On the periphery of hate crime: disability at the intersections of marginalisation, vulnerability and difference

Healy, Jane (2018) On the periphery of hate crime: disability at the intersections of marginalisation, vulnerability and difference. PhD thesis, Middlesex University.

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Abstract

This research explores the nature and impact of disability hate crime from the perspective of disabled people, victims and key informants from criminal justice and other agencies. The evidence base included two focus groups with disabled people, an online anonymous questionnaire with 83 disabled participants, narrative interviews with 12 victims of disability hate crimes and semi-structured interviews with 15 key informants. It draws on all forms of disability, impairment and conditions and contributes to the current research deficit in the field of disability hate crime. All of the participants spoke of a prevalence of targeted violence and harassment against disabled people that is cumulative and repetitive in nature. Victims reported a variety of abuse and hostility, from name-calling and verbal abuse to physical and sexual violence, harassment and damage to property. A significant minority reported experiencing a withdrawal of support or assistance from carers or family members, something which is unique to this strand of hate crime. The impact of this victimisation on disabled communities is both emotional and practical, and can include utilising avoidance or acceptance strategies that restrict living and working conditions for disabled people, thereby contributing to their isolation and Othering. Some participants reported suicidal ideation; others were resilient and described their experiences as normative. Victims recount inadequate, offensive and inappropriate responses from the criminal justice system generally, and a consequential lack of confidence in them as a result. Government policy on benefit claimants and concurrent negative media coverage of disabled people were factors in victims’ experiences of hate crimes, with participants advocating that recent cultural and social changes in how disabled people are perceived and framed have directly led to an increase in incidents and crimes. The research demonstrates how domination and subordination of a marginalised group in society has led to resignation and acceptance by them of disability hate crime as part of life. It makes recommendations to address this by establishing dedicated hate crime units within police forces, embedding hate crime awareness and training within safeguarding practices and improving third party reporting facilities.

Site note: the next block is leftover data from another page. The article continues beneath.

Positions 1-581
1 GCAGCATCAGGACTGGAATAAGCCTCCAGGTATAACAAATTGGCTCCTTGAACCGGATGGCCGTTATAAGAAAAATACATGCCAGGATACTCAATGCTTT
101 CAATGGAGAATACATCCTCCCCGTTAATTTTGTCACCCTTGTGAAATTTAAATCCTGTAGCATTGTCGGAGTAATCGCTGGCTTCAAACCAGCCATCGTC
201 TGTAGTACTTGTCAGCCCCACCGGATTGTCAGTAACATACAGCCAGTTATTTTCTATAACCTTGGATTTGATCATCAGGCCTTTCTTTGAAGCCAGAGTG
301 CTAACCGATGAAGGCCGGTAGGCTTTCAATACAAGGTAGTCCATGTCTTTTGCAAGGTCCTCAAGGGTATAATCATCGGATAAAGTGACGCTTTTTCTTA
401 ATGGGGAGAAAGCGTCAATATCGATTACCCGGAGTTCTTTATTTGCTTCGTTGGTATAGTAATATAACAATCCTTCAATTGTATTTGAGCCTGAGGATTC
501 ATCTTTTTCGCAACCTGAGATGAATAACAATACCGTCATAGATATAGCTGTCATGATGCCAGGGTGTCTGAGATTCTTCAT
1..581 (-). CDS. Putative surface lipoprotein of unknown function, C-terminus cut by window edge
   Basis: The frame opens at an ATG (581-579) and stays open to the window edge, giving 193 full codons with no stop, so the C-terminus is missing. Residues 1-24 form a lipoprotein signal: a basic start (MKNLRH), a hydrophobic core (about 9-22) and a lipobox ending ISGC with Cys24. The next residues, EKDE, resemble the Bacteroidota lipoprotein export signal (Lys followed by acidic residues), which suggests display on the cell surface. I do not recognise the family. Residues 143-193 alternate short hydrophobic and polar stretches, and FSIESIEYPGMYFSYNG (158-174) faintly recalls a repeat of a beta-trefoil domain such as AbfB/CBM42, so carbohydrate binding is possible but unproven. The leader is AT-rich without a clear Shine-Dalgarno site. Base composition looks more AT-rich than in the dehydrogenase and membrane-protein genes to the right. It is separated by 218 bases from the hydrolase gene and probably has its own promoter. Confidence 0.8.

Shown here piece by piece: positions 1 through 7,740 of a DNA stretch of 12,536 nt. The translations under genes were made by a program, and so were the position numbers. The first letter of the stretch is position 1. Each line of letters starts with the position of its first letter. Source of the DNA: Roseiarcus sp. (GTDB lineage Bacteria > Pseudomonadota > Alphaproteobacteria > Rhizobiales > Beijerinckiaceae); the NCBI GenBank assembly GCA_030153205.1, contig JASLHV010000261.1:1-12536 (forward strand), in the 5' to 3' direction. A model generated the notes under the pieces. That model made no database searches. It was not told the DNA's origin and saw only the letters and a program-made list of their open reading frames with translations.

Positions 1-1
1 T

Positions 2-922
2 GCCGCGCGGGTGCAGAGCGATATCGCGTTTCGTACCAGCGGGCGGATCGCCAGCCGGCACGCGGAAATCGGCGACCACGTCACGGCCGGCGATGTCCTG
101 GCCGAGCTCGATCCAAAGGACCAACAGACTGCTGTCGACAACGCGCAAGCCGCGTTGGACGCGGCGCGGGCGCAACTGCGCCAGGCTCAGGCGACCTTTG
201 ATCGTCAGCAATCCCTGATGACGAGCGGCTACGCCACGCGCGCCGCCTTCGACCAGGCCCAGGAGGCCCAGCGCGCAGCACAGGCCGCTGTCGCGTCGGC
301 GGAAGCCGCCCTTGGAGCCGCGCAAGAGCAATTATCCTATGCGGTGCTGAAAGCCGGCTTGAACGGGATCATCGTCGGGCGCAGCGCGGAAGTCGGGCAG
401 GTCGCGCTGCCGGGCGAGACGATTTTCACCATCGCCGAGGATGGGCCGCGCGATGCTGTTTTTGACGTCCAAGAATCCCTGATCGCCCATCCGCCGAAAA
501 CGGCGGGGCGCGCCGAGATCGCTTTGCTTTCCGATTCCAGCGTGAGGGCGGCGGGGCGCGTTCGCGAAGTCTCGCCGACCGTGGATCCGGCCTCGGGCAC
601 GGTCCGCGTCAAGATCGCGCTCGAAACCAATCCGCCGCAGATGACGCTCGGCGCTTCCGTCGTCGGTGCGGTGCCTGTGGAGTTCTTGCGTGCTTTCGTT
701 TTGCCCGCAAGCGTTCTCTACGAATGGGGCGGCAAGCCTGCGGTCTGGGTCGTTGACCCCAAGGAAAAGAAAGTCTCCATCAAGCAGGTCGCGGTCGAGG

Item Type: Thesis (PhD)
Research Areas: A. > School of Law > Criminology and Sociology
B. > Theses
Item ID: 25907
Depositing User: Vimal Shah
Date Deposited: 04 Jan 2019 12:23
Last Modified: 04 Apr 2019 22:13
URI: https://eprints.mdx.ac.uk/id/eprint/25907

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